Grade Inflation in Language and Translation Courses at Saudi Schools and Universities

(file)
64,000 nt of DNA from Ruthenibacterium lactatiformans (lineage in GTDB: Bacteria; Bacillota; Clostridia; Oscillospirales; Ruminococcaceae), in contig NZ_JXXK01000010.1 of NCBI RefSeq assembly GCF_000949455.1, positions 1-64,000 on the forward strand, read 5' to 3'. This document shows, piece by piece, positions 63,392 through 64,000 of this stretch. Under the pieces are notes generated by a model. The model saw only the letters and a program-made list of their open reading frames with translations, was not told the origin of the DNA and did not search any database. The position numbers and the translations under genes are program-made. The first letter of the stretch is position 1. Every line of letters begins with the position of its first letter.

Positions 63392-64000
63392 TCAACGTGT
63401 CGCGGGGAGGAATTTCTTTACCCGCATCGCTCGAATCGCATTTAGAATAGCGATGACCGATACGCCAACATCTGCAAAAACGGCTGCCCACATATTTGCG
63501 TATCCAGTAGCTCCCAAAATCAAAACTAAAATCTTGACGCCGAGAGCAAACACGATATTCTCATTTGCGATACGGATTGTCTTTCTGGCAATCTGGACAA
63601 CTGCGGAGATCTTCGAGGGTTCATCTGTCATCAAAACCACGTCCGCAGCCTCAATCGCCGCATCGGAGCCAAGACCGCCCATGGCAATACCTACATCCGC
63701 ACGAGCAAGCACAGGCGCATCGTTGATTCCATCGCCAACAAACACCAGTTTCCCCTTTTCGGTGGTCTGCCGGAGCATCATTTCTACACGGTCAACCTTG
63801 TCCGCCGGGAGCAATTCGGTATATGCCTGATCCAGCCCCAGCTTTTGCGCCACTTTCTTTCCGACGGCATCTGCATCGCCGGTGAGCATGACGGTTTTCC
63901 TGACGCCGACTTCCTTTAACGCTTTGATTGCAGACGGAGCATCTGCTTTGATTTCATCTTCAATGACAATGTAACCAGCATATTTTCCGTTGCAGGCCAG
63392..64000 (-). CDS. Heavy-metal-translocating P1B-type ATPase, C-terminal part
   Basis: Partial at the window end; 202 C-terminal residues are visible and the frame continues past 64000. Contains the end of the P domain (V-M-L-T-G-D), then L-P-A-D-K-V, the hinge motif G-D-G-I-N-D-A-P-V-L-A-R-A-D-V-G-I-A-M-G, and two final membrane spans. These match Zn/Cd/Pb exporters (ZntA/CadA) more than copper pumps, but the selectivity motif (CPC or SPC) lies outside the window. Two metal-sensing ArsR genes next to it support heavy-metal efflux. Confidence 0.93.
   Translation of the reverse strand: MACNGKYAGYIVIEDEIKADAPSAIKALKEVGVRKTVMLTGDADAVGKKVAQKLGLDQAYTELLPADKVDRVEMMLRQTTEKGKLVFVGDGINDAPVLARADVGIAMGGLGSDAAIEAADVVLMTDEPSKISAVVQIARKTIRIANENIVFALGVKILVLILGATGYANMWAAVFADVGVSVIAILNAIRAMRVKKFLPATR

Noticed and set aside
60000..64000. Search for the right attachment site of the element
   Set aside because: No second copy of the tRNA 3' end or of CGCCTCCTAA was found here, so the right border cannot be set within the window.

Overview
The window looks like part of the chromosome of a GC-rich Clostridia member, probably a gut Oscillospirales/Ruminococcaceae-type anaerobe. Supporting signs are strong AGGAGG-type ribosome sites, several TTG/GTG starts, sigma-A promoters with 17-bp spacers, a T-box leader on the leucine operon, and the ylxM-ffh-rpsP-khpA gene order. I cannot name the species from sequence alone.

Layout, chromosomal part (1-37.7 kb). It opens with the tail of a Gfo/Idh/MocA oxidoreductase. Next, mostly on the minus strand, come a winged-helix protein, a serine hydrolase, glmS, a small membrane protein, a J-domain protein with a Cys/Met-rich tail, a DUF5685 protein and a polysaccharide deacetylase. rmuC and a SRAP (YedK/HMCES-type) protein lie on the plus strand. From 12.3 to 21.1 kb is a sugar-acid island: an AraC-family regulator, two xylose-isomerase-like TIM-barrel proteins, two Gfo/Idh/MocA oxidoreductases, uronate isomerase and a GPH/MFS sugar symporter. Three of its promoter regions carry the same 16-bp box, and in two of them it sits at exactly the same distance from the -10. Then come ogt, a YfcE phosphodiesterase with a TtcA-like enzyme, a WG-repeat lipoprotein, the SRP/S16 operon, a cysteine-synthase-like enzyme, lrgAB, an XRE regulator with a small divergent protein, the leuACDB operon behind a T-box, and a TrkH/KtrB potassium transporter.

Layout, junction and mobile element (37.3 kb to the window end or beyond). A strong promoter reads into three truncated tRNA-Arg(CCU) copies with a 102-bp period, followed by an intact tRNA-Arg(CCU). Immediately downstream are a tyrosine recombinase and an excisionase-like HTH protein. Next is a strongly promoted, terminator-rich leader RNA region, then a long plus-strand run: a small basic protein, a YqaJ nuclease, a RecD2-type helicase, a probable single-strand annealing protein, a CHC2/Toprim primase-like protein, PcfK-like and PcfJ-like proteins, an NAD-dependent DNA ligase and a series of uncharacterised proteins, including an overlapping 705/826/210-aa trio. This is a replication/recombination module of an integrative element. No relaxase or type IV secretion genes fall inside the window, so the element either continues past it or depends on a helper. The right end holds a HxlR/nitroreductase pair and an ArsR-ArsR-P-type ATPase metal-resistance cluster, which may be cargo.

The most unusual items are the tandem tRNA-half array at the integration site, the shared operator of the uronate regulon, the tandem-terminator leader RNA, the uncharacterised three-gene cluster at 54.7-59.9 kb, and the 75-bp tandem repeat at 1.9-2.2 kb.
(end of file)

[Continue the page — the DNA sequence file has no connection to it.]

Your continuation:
This study investigates the status of grade inflation in language and translation courses in Saudi Arabia. Analysis of the pass rates and percentages of students who obtained Grades A+, A, B+ and B in 70 English language skills and translation college courses, in addition to the English course scores of students in grades 1 to 11 at a private school, showed evidence of grade inflation at the school and college levels as revealed by the high pass rates and high percentages of students obtaining Grades A+, A, B+ and B in most courses. Responses to a questionnaire-survey by a sample of schoolteachers and language and translation college instructors showed several factors contributing to grade inflation such as: school and university administrators’ tendency to raise students’ marks and course grades and exercising pressure over instructors to pass the students. There are misconceptions about educational quality. Administrators correlate high quality with high pass rates, regardless of the learning outcomes. Instructors worry about students and parents’ complaints if some students fail. They worry about being investigated and about losing their job. Instructors would like to be liked by the students, be popular and get good ratings on the students’ course evaluation forms. Instructors give easy questions and are lenient in grading. Exam results do not reflect individual differences and distinctions. The grading system produces a high pass rate as 60% of the course marks are allocated to attendance, assignments, quizzes, and class work. Exams focus on a small portion of the course/textbook material. Many course topics are not covered by the tests. Tests contain few easy questions that measure rote memorization and recall rather than higher-level thinking skills. Prior to exams, students enrolled in General English courses are given practice tests with similar questions to the final exam (in form and content). Hence, students know what to expect on the final exam. The study gives some recommendations for combating grade inflation at Saudi schools and universities.